Workers to be balloted on strikes this week

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Inflation figures published last week revealed that the cost of living in Jersey increased by 4.3 per cent over the past year, which was nearly double the comparable rate in the UK.

The figures have fuelled further discontent as States pay offers for 2018 and 2019 lag behind the rate at which the cost of living is increasing in Jersey.

Aggrieved groups include teachers, who have been offered a total permanent rise of four per cent over the two years, while civil servants are set to receive two per cent over the period.

Brendan Carolan, president of the National Education Union Jersey, said that the inflation figures vindicated his union’s previous demands for an 8.2 per cent rise over the two years.

‘Our original claim to ask for a pay settlement of 8.2 per cent for 2018 and 2019 was pretty accurate (4.1 per cent for each year),’ he said.

‘We can now clearly see that we need to receive 7.54 per cent fully consolidated [ongoing wage rises] in January 2019 just to see no drop in our real income [taking into account inflation] over the last two years.’

He added: ‘At a time when States finances are in surplus and healthy enough to remove £50m from the balance sheet for contingencies, there is money available.’

Terry Renouf, president of JCSA Prospect, which represents civil servants, said that the unions were not prepared to accept a pay offer that was below the cost of living.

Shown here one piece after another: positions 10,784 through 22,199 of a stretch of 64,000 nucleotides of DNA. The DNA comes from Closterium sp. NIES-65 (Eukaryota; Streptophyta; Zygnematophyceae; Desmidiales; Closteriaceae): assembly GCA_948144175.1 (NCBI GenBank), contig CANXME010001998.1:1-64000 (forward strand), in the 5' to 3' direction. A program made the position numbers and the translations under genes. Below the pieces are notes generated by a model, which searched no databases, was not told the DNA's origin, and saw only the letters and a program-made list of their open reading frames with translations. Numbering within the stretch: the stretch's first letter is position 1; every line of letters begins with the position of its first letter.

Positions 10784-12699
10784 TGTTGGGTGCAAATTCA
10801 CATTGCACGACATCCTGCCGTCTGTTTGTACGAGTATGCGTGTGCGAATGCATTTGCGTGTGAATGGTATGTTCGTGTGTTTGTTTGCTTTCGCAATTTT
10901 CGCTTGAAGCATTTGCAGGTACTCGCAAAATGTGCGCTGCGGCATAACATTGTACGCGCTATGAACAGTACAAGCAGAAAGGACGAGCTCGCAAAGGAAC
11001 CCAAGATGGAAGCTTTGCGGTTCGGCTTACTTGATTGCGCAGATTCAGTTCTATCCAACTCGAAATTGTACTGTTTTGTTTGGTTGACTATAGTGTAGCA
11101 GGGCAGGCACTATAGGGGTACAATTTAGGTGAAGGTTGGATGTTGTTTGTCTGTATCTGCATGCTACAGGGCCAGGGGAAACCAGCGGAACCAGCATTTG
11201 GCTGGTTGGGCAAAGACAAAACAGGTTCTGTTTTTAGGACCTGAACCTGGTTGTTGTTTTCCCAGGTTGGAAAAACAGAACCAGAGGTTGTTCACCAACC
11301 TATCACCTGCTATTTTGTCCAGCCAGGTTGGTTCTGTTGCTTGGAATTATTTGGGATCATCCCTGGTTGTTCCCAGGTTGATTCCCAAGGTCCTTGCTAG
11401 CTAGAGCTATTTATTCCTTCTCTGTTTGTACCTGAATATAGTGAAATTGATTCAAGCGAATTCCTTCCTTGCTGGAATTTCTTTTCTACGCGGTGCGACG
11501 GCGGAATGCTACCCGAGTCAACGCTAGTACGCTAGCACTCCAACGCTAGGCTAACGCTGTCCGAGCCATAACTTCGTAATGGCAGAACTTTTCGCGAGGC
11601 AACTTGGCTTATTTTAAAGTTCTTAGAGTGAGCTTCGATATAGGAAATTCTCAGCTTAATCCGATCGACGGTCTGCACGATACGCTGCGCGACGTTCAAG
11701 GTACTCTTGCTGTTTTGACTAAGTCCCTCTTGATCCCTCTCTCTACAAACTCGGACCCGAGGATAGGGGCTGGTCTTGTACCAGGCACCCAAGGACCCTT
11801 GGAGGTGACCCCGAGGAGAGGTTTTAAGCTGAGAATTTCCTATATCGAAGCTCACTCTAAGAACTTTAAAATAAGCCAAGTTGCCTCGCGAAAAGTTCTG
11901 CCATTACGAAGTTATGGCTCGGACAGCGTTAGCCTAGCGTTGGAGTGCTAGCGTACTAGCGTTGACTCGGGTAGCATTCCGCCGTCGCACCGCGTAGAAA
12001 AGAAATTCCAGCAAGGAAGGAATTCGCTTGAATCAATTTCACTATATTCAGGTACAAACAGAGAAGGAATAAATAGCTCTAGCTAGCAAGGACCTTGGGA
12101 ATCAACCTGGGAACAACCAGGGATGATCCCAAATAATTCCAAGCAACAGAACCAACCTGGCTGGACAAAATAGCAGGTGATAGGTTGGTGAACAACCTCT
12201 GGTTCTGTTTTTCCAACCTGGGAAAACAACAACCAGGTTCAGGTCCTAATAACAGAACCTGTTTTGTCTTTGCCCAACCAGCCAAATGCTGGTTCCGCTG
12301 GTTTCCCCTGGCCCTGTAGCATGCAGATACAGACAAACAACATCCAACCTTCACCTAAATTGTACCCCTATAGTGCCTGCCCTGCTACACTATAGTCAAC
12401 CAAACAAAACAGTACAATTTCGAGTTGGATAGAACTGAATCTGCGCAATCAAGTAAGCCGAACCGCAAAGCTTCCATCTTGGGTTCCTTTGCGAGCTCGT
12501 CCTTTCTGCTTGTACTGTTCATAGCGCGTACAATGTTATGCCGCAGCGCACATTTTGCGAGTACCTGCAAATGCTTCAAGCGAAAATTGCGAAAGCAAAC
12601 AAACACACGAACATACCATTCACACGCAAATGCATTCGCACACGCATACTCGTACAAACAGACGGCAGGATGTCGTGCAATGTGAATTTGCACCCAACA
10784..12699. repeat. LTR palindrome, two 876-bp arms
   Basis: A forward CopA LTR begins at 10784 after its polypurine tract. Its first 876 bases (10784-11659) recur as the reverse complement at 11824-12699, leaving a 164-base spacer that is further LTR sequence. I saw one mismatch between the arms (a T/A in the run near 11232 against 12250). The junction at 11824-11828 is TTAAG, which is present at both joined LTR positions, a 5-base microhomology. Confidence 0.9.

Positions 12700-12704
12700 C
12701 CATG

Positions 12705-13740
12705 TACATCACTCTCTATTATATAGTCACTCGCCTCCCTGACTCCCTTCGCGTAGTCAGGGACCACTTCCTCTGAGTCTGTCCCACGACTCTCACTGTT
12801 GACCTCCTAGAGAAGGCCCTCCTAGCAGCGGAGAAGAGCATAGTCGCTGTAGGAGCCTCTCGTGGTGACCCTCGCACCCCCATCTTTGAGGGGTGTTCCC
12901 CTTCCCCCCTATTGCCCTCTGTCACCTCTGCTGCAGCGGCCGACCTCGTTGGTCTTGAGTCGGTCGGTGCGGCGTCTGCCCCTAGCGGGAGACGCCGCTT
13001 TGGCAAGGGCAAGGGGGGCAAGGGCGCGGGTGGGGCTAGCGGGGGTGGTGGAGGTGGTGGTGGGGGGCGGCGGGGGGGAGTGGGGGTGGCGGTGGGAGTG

‘I have never known staff to be as upset as they are now. The pay offer is unacceptable. It is below inflation like the pay awards that we have received for a number of years now,’ he said.

‘The employer says that lower-income staff will benefit but if you look at it closely that is not the case. We are open to further negotiations when the employer comes back with an improved pay offer.’

He added that JCSA Prospect’s members were due to be balloted on whether they would take industrial action ‘up to and including going on strike’ in response to the pay offer on Friday, following a pan-union public meeting on Thursday evening.

Assistant Chief Minister Richard Buchanan, who sits on the States Employment Board, insisted that there was ‘no more money in the pot’ for public-sector pay rises.

‘We are continuing to engage with the unions. We think that the offer is as fair as it can be and we have given rises to those who are lower paid. Those with less experience have been underpaid for some time,’ he said.

‘Hopefully, then we can be more even-handed with pay awards in the future once this is settled. The unions are saying that there is money elsewhere but I’m afraid there is no more money in the pot for now.

‘We are trying to address the concerns of the unions laid out in the letter they have written to us and will discuss whether their concerns have any validity at a meeting of the States Employment Board [due to take place today].’

Mr Buchanan added that he felt the current level of inflation was a ‘blip’ and warned that an inflationary cycle could be caused if pay rises were too high, as more money in circulation would cause further price rises.

‘The inflation figures [for September] are slightly better than they were for June. We thought that the last set were something of a blip with oil and housing costs going up,’ he said.

‘Part of out remit is looking at the underlying causes of inflation. Housing costs are a problem in the Island and that is something, as a government, that we are going to address.

‘There are plenty of things that you can do to address housing costs and what we would rather do is tackle the causes of inflation. If you raise wages too much it causes inflation and you can get into a vicious cycle.’

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